Tag Archives: Mark’s gospel

The Journey to Jerusalem

Jesus begins to set out for Jerusalem in today’s reading at Mass from the 10th chapter of Mark’s gospel. Matthew offers a similar account in the 19th and 20th chapters of his gospel.

Jesus doesn’t go to Jerusalem alone, he invites others to go with him. It’s a journey to resurrection and life and more than a couple of days, but as they hear Jesus describe the way to Jerusalem, people react like people do,

You can’t miss human weakness in the journey stories of Mark’s and Matthew’s gospel, beginning with the Pharisees. I suppose they represent human doubt and questioning that’s always there. The disciples rebuked the women bringing their children forJesus’ blessing, and Jesus rebukes them. Be like children to make the journey, Jesus tells them.

The rich young man wants to hold on to what he has, so he goes away sad. Peter says proudly he’ s given up everything to follow Jesus, but we know how inconstant he is. The story of the brothers, James and John, is obviously a story of human ambition.

1 Hundred Guilder Print
Rembrandt Hundred Guilder Print

Matthew offers Mark’s stories in chapter 19 and 20 of his gospel. The artist Rembrandt drew a remarkable picture of the 19th and 20th chapter of Matthew called the Hundred Guilder Print.

Jesus stands at the center of Rembrandt’s work, bathed in light, his hands outstretched to the crowds before him.

Peter stands at Jesus right, close by. Other disciples, probably James and John, are next to him. Women and their children, whom the disciples told to go away, are next to them. The rich young man is also there in the crowd. Is he reconsidering?

Some of the enemies of Jesus who plotted against him and argued with him are also there, talking among themselves, but they’re still in the picture. Rembrandt even pictures the camel, back by the city gates.

Jesus sheds his light on them all. His arms are open to them all. Rembrandt has it right. Grace is more powerful than human weakness. It’s everywhere.

We’re Not Statistics

healing crowds

Rembrandt, 

 Jesus’ initial ministry in Galilee, starting with his miracles in Capernaum, brought excited crowds to him looking for healing for themselves or those with them. Wherever he went, whether in Jewish or Gentile territory, crowds came to him.

In today’s gospel, the deaf man brought to him isn’t identified as either Jew or gentile. He’s just deaf and can’t speak. He has no name. What’s significant about this miracle is the way Jesus heals him. “He took him off by himself away from the crowd.” (Mark 7,33)

Jesus takes the man aside privately, he meets him personally, face to face– and is deeply touched– “groans”–at the deaf man’s plight. He touches the man, putting his finger in his ears and his spittle on his tongue. When the deaf man speaks, Jesus says to him and his friends not to tell anyone. One reason may be that Jesus doesn’t want to be typed simply as a healer. But they went and proclaimed it anyway.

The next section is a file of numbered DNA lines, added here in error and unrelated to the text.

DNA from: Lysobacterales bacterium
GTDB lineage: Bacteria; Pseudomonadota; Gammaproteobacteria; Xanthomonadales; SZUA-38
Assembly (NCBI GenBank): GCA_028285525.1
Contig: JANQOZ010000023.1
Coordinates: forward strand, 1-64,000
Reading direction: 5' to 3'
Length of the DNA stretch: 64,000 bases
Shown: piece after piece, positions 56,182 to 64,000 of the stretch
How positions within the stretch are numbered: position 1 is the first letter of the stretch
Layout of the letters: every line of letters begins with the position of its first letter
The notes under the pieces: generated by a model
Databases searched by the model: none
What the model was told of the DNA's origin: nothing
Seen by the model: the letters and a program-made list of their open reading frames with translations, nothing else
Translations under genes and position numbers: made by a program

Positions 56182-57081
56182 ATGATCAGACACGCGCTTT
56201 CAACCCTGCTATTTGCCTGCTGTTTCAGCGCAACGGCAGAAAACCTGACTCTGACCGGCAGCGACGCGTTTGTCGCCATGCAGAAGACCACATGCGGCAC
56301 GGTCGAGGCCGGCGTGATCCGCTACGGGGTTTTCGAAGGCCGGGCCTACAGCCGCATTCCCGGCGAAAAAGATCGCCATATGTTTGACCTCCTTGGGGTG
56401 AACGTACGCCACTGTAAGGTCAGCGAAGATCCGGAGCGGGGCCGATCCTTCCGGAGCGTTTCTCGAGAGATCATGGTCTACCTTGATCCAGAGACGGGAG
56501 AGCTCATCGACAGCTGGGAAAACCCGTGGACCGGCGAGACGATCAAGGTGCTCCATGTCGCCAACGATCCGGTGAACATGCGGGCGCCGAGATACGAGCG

Still, why did he take him off “by himself away from the crowd?” A reminder that God does not look on us as a crowd, but knows each of us? We’re not statistics, part of a list. God meets each of us face to face.

And that’s a reminder to treat others that way too. Each has a face of their own and a story that’s unique. That’s hard to do. It’s easier to deal with people as statistics, numbers, people next in line.

For Jesus people were not statistics, one of a crowd, next in line. That’s not God’s way.

Reading Mark’s Gospel

Mark

As Ordinary Time begins after the Christmas season we’ll be reading  from the first 10 chapters of the Gospel of Mark at daily Mass till the Tuesday before Ash Wednesday. Even if you can’t get to daily Mass, read along with the daily lectionary. It’s a wonderful way to pray.

The medieval artist who painted the portrait above of  Mark, sees him as an old man, adjusting his spectacles and getting down to work, while a lion, a traditional symbol of the evangelist, gets ready to roar.

A roaring, fast-paced story– a good way to describe Mark’s gospel–. “After John had been arrested, Jesus came to Galilee proclaiming the Gospel of God: ‘This is the time of fulfillment. The Kingdom of God is at hand. Repent, and believe in the Gospel.’” Think of loud trumpets, drums and clanging symbols. We’re reading it in slow motion. It’s meant to be read fast, one story building on the other.

Jesus proclaims the Kingdom of God, first in Galilee and then in Jerusalem, by miracles and powerful signs. The “wild beasts” he faced in the desert (Mark 1,13) face him now in human form, but he boldly goes his way, with a lion’s courage.

The Acts of the Apostles says that Peter knew John Mark. After his escape from jail ” he went to the house of Mary, the mother of John who is called Mark, where there were many people gathered in prayer.” (Acts 12,10)
Mark accompanied Barnabas and Paul on a missionary journey (Acts 12:25; 13:3; 15:36–39) and later sources say he was Peter’s interpreter.

From all those sources Mark must have assembled his gospel. He heard the stories about Jesus told by the Christian community at his mother’s house, He listened to Paul and Peter. From all of them, he wrote his gospel, the first to be written, around the year 70.